Figure 5.  (color online) “N-1” distributions of the used variables after signal region requirements for the Higgsino-like LSP case. All signal region requirements are applied except on the variable shown. The stacked histograms show the expected SM backgrounds. The hatched bands represent the sum in quadrature of the statistical uncertainties of the total SM background. To illustrate, the distributions from the SUSY reference points (defined in Sec. II) are also shown as dashed lines. The lower pad indicates the Zn calculated with a statistical uncertainty and a 5% flat systematic uncertainty. The first bin clearly includes the underflow events, and the last bin includes the overflow events.

      Processes Yields
      $ \tau\tau $ 107$ \pm $16
      $ \mu\mu $ 37$ \pm $15
      $ \nu Z,Z\to\mu\mu $ 27.8$ \pm $5.6
      $ ZZ\to\mu\mu\nu\nu $ 5.5$ \pm $2.8
      $ ZZ $ or $ WW\to\mu\mu\nu\nu $ 3.2$ \pm $1.8
      $ WW\to\ell\ell $ 1.0$ \pm $1.0
      Others 2.6$ \pm $1.6
      Total background 183$ \pm $23
      (μ, tanβ) = (90 GeV, 30) 396$ \pm $39
      (μ, tanβ) = (106 GeV, 30) 267$ \pm $28
      (μ, tanβ) = (118 GeV, 30) 296$ \pm $20

      Table 5.  The number of expected events and statistical uncertainties in the signal region of signals and SM backgrounds for chargino pair production in the Higgsino-like LSP case.

      Figure 6.  The expected sensitivities as a function of the $ \tilde{\chi}^{\pm}_1 $ and $ \tilde{\chi}^0_1 $ masses for chargino pair production in the Higgsino-like LSP scenario. The results assume a systematic uncertainty of (left) 0% or (right) 5%. Black numbers represent the expected Zn values.

    • C.   Chargino pair production search summary

    • The studies presented in this paper demonstrate that the discovery sensitivity for electroweakinos with both a Bino-like LSP and a Higgsino-like LSP can reach up to a mass of $ \sqrt{s}/2 $ at the CEPC. The sensitivity can be further improved if additional final states (i.e., electron and tau) are considered, alternate signal scenarios such as disappearing tracks or chargino pair production with photon initial-state radiation (ISR) are used, or more complicated analytical techniques (e.g., machine learning) are implemented.

      The prospective limits from the CEPC compared with the LEP and LHC results are shown in Fig. 7. In general, the sensitivity at the CEPC is mainly constrained by the center-of-mass energy and is not strongly dependent on the mass splitting between the NLSP and LSP; this allows the CEPC to cover highly compressed electroweakinos that are very difficult to search for at the LHC owing to the reduced acceptance and reconstruction efficiency of soft leptons.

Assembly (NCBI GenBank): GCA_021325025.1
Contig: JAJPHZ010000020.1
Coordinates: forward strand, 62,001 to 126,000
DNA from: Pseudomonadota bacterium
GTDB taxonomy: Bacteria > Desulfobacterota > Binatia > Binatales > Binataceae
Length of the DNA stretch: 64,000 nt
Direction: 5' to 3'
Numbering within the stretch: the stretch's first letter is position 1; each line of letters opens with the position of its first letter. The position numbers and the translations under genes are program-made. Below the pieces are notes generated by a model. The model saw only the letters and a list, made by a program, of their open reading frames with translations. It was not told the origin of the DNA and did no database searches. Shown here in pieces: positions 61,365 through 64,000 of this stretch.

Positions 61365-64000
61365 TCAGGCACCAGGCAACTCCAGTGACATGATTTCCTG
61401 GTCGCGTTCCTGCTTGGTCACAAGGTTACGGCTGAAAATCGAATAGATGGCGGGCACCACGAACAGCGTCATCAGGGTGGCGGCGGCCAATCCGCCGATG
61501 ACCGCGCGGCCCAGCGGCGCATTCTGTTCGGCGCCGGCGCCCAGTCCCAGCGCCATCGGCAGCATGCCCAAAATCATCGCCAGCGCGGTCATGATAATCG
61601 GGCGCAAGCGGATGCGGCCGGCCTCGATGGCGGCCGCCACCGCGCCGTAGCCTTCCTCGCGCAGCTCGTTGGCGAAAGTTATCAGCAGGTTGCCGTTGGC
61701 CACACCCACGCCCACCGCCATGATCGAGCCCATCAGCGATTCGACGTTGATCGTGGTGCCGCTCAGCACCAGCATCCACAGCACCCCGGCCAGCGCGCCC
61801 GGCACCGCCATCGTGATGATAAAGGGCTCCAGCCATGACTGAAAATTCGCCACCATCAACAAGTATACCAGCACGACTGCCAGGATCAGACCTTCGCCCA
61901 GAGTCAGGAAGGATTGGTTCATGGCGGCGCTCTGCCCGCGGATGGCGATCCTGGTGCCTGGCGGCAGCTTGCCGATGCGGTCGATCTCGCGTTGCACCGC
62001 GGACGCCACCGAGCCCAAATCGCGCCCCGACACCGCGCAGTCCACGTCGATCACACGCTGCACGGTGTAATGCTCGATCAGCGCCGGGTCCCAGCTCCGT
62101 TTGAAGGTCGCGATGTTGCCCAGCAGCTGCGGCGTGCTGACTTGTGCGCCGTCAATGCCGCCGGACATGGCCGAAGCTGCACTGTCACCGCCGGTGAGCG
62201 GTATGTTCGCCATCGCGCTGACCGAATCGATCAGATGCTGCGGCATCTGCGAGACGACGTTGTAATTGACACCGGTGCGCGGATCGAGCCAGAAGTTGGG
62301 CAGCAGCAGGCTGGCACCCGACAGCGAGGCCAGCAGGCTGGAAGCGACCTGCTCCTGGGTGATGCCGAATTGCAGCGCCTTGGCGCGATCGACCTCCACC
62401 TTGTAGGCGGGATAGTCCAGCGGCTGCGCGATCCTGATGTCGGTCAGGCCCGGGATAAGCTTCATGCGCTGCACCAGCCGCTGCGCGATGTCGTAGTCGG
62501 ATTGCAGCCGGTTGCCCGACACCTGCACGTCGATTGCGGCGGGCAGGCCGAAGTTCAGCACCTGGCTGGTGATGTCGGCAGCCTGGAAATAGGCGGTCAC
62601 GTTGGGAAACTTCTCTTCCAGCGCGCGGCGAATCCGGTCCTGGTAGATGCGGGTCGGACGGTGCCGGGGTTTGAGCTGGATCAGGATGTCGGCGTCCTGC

Figure 7.  (color online) Observed and expected exclusion limits on SUSY simplified models for chargino-pair production with a (a) Bino-like LSP and (b) Higgsino-like LSP obtained using ATLAS. The observed limits obtained by the LEP are also shown for the Higgsino LSP case in Fig. 7 (b); however, this is not shown in Fig. 7 (a) because the limit of chargino mass is below 100 GeV. The prospective limits at the CEPC are also indicated by the dotted purple line for a rough comparison.

    IV.   CONCLUSION
    • Prospective searches for chargino pair production via W boson decay in scenarios with a Bino-like LSP or Higgsino-like LSP are performed at the CEPC using simulated samples. With the assumption of a 5% systematic uncertainty, the discovery sensitivity of electroweakinos can reach $ \sqrt{s}/2 $. The choice of systematic uncertainty has no significant impact on the discovery sensitivity. The sensitivity can be further improved by considering more final states, additional signal scenarios, or more complex analytical techniques. Therefore, the CEPC can extend the sensitivity to new Supersymmetry particles and possible dark matter candiates with masses up to 120 GeV [14-19]. For the Higgsino-like LSP scenario, the CEPC has a high sensitivity to the compressed regions with a small mass splitting between $ \tilde{\chi}^{\pm}_1 $ and $ \tilde{\chi}^0_1 $, which is very difficult to achieve in ATLAS and CMS experiments [22]. The results of this research are based on the CEPC expectations; however, they can also be considered as a reference for other lepton collider experiments at a center-of-mass energy close to 240 GeV, such as the ILC [24] and FCC-ee [25].

    ACKNOWLEDGEMENTS
    • The authors thank Cheng-dong Fu, Gang Li, and Xiang-hu Zhao for the simulation code they provided.